The Story of the Thriving Gardens of Versailles

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The Palace of Versailles, about 20 kilometres away from Paris, once bore witness to one of the major historical events in the world: the treaty signed here eventually ended the battle between the Allied Powers and Germany and, thus, World War I.

But the palatial garden that contrasts the castle is just as historical and legendary, including how it’s able to maintain its grandeur and majesty after all these centuries. This is the story of the survival of the Gardens of Versailles.

When the Flowers First Bloomed

One can never miss the beauty of the Gardens of Versailles. Covering over 750 hectares of land, the gardens feature over 210,000 flowers and 200,000 species of trees, at least 50 fountains, and multiple massive sculptures. All these congregated into groves, each with a theme.

The Ballroom Grove, for example, resembles a green amphitheatre, while the Chestnut Grove functions as a walkable outdoor gallery punctuated by fountains at every end. This design replaced the original, which formerly included ancient sculptures, and their models, aptly positioned on top of their pedestals.

In the middle of the gardens is the placid Grand Canal that measures over 1,500 meters long. Gondolas previously waded through this body of water. Today, rowboats allowed visitors to experience the same solitude and enjoyment the monarchies and nobles did.

With its huge size, the Gardens of Versailles took a long time to the complete-in fact, it ran for 40 years. The building of the canal alone was 11 years.

However, the gardens wouldn’t have come about without the two kings and a brilliant architect and gardener. King Louis XIII purchased the lands in 1632 and worked with the likes of ClaudeMolleton on the initial designs of the greenery.

However, King Louis XIV (also known as the Sun King)spearheaded the gardens’ growth and completion. In 1661, he tapped the palace’s architectAndréLeNôtreto create the rest of the gardens and renovate the others.

Making the garden was laborious. Thousands of workers drove wheelbarrows, digging soil and pouring the earth to create flowerbeds and land. They needed to convert the marshes and meadows into fountains, parterres, and canals.

Why would a king go through such great lengths for a garden? It could be for two reasons: the bucolic gardens came when France, as a superpower, was rising. It seems nothing tells the world what the country is capable of than flaunting its wealth and capabilities.

Second, the king believed in an absolute monarchy. To maintain that, he let his nobles live in the palace and held grand parties in the gardens.

Surviving the Centuries

The kings that ruled France disappeared. So did other infamous historical figures to have graced the gardens like Napoleon Bonaparte and Marie Antoinette. But the gardens remained-how? The strategies are a combination of science and smart commercial landscaping.

Unlike the statues and sculptures that peppered the greenery, the garden itself is dynamic, evolving. However, the architect and the Sun King instructed the successors that the landscape could only be replanted every 100 years.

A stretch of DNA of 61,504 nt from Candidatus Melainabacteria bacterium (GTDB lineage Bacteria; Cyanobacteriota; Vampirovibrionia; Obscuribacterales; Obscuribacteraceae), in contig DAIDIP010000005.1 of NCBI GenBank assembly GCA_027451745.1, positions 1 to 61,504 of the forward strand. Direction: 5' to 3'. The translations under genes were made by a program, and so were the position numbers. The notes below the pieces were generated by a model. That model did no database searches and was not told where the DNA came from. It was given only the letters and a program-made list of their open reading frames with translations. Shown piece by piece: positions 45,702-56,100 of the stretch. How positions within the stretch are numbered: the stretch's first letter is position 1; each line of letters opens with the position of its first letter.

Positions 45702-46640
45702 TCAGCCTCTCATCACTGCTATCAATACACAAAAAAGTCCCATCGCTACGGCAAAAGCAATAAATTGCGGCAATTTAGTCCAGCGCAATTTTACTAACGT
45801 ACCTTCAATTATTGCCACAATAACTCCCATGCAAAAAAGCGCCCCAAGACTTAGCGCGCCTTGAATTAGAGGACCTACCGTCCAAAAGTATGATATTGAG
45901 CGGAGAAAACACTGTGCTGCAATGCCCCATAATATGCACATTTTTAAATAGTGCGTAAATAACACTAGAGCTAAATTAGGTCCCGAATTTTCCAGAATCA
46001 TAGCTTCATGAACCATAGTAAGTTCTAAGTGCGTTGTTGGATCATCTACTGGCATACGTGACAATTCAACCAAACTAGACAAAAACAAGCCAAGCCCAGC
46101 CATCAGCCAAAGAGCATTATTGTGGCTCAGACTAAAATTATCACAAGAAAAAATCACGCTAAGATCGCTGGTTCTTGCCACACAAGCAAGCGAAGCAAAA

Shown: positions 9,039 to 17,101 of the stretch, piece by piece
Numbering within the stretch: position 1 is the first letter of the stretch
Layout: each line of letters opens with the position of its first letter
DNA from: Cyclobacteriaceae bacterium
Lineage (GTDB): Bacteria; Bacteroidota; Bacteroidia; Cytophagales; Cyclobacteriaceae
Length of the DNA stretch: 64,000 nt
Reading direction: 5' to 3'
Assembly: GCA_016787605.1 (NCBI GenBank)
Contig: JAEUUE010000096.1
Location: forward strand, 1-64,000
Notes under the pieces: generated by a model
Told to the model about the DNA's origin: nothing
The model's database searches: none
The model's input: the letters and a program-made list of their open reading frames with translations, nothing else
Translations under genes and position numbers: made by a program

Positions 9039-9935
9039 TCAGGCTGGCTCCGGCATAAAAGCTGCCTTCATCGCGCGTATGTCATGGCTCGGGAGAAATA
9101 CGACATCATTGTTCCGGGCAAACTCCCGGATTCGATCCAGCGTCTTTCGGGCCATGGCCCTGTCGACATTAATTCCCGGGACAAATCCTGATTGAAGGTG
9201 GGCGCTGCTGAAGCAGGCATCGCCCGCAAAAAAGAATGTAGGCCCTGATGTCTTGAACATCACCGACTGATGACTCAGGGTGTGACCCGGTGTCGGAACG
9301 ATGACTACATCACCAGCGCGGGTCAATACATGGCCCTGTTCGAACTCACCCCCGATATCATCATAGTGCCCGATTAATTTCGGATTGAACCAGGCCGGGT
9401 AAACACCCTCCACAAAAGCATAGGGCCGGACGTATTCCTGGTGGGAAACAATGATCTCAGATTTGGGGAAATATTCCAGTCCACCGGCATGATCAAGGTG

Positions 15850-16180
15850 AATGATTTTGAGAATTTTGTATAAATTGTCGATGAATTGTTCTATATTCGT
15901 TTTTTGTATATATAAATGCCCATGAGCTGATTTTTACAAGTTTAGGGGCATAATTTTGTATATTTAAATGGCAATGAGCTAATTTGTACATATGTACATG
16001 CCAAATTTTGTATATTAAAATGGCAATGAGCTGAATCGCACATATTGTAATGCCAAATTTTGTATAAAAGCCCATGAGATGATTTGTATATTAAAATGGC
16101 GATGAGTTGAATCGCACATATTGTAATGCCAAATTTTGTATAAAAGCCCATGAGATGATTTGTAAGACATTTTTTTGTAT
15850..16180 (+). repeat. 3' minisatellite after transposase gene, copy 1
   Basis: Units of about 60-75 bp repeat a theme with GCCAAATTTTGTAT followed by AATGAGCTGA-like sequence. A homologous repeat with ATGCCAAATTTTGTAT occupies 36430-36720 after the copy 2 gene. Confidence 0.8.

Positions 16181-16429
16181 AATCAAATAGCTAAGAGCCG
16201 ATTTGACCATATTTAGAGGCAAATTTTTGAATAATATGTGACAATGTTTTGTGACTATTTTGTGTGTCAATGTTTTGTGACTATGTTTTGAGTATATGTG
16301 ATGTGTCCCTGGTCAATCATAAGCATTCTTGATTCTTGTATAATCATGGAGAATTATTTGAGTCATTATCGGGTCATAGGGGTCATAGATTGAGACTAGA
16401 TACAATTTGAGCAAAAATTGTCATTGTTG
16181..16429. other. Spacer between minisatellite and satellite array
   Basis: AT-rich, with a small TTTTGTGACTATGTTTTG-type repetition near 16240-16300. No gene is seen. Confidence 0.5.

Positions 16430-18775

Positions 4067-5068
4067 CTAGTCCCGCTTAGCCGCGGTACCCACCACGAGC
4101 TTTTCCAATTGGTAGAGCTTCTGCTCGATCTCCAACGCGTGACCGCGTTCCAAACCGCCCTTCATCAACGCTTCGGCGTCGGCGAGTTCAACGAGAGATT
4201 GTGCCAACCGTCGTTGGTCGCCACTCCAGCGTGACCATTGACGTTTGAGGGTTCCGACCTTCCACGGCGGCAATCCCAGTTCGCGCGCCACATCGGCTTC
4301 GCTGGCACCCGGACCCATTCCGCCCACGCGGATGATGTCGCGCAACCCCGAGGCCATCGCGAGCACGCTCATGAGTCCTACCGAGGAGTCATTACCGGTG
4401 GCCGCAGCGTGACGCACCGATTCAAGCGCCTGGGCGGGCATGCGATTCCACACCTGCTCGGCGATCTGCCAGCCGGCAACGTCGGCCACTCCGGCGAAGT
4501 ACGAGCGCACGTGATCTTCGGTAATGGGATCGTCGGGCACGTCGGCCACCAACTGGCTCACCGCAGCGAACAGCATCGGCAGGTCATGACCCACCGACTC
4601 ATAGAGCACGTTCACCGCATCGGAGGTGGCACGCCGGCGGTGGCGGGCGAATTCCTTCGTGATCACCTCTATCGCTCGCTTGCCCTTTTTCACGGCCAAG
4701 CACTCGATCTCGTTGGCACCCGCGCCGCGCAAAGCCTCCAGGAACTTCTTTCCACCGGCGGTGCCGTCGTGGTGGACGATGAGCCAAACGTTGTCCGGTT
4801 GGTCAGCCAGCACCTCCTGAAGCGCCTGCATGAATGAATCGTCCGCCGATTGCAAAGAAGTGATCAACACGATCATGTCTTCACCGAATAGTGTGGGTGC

The 1999 hurricane, in particular, proved to be the most challenging for the people tasked to preserve the gardens. On the evening of December 25, strong winds battered Versailles for two hours. It destroyed the palace’s roofs and broken several mirrors.

But the gardens took the brunt of it all. About 100,000 trees were either uprooted or split. Some of the groves became inaccessible or impassible. Over 75 per cent of the rarest species of trees had been damaged, including the ones planted by Marie-Antoinette.

The destruction contributed to the acceleration of the restoration project for both the palace and the gardens. While they worked to recreate the same grounds the Sun King walked through, they also embraced contemporary designs, which were simpler and easier to tend.

The gardens are also not immune to climate change. Bugs, for example, feast on the thousands of chestnut trees. Many of the saplings die in the first year because of changing weather patterns and extreme heat.

But Alain Baraton, the garden’s keeper, wants to go green with his approaches in taking care of the garden. First, he prioritizes local plants instead of exotic ones since they are more adaptable to the climate of France.

Second, he changed the practice of planting the same rows of trees. Instead, a row could feature various species. Not only does it produce a lovely contrast, but it also prevents diseases and bugs from spreading fast and destroying the trees.

Third, he avoided using commercial pesticides and herbicides, especially to get rid of bugs and worms. In fact, he let them eat the leaves. This way, when they get fat, they become delicious treats for the birds.

It’s unclear whether the gardens will thrive all the way into the future. As long asBaraton’s methods work, however, the plants will continue to relive the tales of the monarchs who once strolled the paths.

Vinh Van Lam
the authorVinh Van Lam
Vinh Van Lam, co-founder of ArtSHINE, is a visionary art coach and entrepreneur with a passion for fostering creativity. With a diverse background in art and business, he brings a unique perspective to empower emerging artists, enabling them to thrive in the dynamic art industry through the innovative platform of ArtSHINE.

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